Various Artists, Sin-Atra (Armoury)
U.S. Release Date: March 29th

You know it’s kind of a slow week when the top review goes to a disc where metal artists are covering Sinatra tunes. Clearly indicating that all metal is “Sin”-ful, Armoury records gives us 12 classic Frank Sinatra tunes covered by rock and metal singers. Obviously, if you are listening to this for anything other than the novelty factor, you’re going to be sorely disappointed. After all, how serious can this be when Jani Lane got called to do a track? However, after a good half dozen listens, there are some rewarding moments on this disc.

It shouldn’t surprise you that Bob Kulick is the brain behind this record as he’s also put out a metal christmas disc in 2008 and a disc of Beatles covers in 2006 among quite a few other tribute works. Kulick wrote all the music and plays guitar while Brett Chassen is on drums, Mr. Big’s Billy Sheehan plays bass and keyboards are played by Doug Katsaros whom Kulick played with in the ’80s in a group called Balance.

As far as the artists go, you have your usual group of rockers whose peak was many years ago – the aforementioned Jani Lane, Glenn Hughes, Dee Snider, Geoff Tate and Eric Martin. You have your odd inclusions like dUg Pinnick of King’s X, Nonpoint singer Elias Soriano and Franky Perez. And you have someone like Devin Townsend who is a pretty legit current metal artist.

So let’s start with the good. Glenn Hughes’s work on “I’ve Got You Under My Skin” is a bit oversung but that’s pretty much his style. Dee Snider’s version of “It Was A Very Good Year” is actually quite good and rockin’ hard and Eric Martin’s version of “The Lady Is A Tramp” is orchestrated very well.

Then of course there’s the bad. The inclusion of “High Hopes” (Perez) and “Love and Marriage” (Soriano) seem kind of silly in the context of this album. They’ve become kind of novelty songs to begin with but flipping them to a metal style sounds pretty terrible. Townsend’s version of “New York, New York” is strange at best, while Pinnick’s “I’ve Got the World on a String” sounds like he’s participating only to collect a paycheck. But nothing beats the horrific nature of Anthrax’s Joey Belladonna doing “Strangers in the Night.” I’ve never been a Belladonna fan, but his vocals are completely wrong for this which makes the track unlistenable. Even worse though is that “Ritchie” Kotzen plays guitar on the Jani Lane sung “That’s Life.” Yes, his name is spelled “Richie” but not according to this album. Seems a little disrespectful to me, especially since Kulick and Kotzen have worked together in the past. Proofread people!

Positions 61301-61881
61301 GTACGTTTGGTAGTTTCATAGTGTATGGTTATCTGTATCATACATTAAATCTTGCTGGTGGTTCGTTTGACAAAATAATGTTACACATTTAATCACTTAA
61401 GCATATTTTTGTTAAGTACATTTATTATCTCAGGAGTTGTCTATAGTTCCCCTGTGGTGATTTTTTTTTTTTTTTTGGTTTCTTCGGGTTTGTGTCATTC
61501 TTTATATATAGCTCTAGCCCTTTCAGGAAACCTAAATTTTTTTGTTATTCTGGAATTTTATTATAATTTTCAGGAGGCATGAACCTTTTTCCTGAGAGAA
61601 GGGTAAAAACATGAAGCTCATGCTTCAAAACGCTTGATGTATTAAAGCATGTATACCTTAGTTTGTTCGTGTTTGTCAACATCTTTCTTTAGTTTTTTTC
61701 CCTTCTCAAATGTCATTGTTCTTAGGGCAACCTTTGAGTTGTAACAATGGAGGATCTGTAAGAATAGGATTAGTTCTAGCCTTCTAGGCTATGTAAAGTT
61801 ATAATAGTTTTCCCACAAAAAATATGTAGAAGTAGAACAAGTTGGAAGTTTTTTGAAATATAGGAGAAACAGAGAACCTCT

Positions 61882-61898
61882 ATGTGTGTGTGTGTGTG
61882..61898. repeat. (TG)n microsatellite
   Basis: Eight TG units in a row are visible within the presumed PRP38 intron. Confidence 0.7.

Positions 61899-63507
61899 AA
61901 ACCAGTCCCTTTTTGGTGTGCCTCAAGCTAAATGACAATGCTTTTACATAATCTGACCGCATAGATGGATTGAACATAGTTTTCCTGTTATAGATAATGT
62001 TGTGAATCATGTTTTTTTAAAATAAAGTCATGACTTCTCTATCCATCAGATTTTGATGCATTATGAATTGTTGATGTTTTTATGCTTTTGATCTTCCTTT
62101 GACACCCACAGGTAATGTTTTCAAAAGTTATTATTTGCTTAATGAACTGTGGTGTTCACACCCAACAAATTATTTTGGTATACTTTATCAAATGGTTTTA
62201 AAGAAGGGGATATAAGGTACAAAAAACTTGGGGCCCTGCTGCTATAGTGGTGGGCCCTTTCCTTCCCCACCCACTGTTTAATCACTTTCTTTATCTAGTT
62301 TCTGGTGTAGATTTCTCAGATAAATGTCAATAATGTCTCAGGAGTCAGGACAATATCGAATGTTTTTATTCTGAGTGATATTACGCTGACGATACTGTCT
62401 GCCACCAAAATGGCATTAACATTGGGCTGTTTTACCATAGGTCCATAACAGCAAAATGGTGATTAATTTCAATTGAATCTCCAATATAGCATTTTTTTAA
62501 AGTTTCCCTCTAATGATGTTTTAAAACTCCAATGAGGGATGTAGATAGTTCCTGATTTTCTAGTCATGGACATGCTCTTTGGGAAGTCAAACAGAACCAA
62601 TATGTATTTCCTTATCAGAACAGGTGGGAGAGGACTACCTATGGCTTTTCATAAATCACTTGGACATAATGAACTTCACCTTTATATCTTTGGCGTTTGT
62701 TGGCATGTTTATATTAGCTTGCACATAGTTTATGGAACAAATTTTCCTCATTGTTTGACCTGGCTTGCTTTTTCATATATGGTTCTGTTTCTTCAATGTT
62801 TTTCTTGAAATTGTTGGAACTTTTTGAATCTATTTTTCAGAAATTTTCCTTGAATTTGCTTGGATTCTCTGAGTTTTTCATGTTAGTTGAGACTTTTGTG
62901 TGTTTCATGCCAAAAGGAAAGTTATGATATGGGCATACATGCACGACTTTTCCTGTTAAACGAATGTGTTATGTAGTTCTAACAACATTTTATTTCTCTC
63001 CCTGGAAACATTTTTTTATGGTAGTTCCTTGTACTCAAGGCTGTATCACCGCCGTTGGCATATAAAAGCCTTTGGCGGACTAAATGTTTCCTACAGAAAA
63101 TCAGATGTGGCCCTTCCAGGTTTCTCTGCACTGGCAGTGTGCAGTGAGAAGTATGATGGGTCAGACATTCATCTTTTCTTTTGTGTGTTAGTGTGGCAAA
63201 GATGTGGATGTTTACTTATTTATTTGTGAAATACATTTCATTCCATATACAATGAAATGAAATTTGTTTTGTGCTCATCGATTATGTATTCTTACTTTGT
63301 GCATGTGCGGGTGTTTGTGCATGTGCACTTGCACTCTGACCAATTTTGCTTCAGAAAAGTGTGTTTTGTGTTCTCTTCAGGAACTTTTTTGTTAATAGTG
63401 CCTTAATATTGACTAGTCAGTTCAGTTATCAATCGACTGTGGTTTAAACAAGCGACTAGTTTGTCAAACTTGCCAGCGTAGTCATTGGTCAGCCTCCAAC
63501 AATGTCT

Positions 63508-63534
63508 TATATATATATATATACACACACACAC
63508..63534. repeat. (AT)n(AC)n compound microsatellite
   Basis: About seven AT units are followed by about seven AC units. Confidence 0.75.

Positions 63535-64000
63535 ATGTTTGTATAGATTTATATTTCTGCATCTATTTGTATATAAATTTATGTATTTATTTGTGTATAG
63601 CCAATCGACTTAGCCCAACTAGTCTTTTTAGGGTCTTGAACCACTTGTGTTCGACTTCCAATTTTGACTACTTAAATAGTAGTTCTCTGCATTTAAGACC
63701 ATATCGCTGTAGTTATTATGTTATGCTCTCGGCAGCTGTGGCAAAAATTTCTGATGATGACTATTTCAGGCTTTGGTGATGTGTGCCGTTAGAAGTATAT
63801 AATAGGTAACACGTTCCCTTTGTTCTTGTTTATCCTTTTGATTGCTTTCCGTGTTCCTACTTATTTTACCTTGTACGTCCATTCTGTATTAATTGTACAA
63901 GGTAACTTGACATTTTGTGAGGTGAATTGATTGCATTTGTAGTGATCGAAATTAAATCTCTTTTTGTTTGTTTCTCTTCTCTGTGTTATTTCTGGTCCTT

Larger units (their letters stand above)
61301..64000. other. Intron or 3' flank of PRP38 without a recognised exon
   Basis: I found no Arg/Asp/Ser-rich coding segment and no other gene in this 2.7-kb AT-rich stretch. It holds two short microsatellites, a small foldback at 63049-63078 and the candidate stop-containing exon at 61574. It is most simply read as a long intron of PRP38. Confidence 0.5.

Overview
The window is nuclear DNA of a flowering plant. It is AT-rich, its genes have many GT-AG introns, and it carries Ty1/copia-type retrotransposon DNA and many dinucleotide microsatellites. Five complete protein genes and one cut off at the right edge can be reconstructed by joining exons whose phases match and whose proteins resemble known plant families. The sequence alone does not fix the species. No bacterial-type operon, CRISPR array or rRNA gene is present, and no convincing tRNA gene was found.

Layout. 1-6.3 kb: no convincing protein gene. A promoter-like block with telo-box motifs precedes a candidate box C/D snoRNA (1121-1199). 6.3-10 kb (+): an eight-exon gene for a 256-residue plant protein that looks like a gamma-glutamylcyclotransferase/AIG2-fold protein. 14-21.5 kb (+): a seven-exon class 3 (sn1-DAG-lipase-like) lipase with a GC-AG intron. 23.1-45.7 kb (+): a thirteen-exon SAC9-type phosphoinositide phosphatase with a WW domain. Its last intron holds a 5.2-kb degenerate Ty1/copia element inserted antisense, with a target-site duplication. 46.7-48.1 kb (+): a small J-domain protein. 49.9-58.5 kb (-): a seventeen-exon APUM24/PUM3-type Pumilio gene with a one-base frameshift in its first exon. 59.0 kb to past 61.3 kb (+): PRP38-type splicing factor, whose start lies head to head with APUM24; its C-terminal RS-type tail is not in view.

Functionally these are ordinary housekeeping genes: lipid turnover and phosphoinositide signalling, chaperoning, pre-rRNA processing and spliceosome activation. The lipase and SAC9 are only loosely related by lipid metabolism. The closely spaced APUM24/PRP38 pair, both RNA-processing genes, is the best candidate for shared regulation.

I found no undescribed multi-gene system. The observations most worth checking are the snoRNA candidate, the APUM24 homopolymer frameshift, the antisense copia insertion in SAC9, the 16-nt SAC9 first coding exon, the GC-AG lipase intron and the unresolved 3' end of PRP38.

Any way I look at it, I can’t say the album is good. But the second and third listens to the record at least revealed some decent tracks, good musical reworkings by Kulick and a few smiles to go along with the cringing.

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Amon Amarth, Surtur Rising (Metal Blade)
U.S. Release Date: March 29th

I love seeing the press releases that come with a new Amon Amarth record. Everyone associated with the band including the band themselves make it a very public point to state that they are not viking metal despite this being their eighth album of viking themed music. Sure, they are more of a melodic death metal than the sound you usually think of with the viking label, but something tells me if they really want to get rid of that genre being pinned to their name, they could just write about something else.

Singer Johan Hegg has been quoted as saying the production is different on this album to give it a “more aggressive and rougher” feel that previous albums. Unfortunately, I’m not hearing that. Amon Amarth is the Motorhead of the death metal scene. They employ the, if it ain’t broke don’t fix it theory on music. I’ve been listening to the group since 2002’s Versus the World and all five albums since that point have pretty much the same vibe. Not only does an Amon Amarth record sound very familiar to most other Amon Amarth albums but there’s little to no variation within the disc itself. It’s often hard to tell where one song ends and the next begins. So it’s a good thing that the band is damn good at what they do. Just like Motorhead, if you like one, you like them all. I have to think the same principle needs to be applied here. If you have enjoyed any of their previous few albums, you should like this. If you haven’t, Surtur Rising isn’t going to change your mind.

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About the Author

Dave Steed

Dave Steed is all about music; 80's and metal to be exact. His iPod will shuffle from Culture Club to Slayer and he won't blink an eye. He's never heard Astral Weeks but thinks "Dazzey Duks" by Duice is the bomb. It's an odd little corner of the world he lives in.

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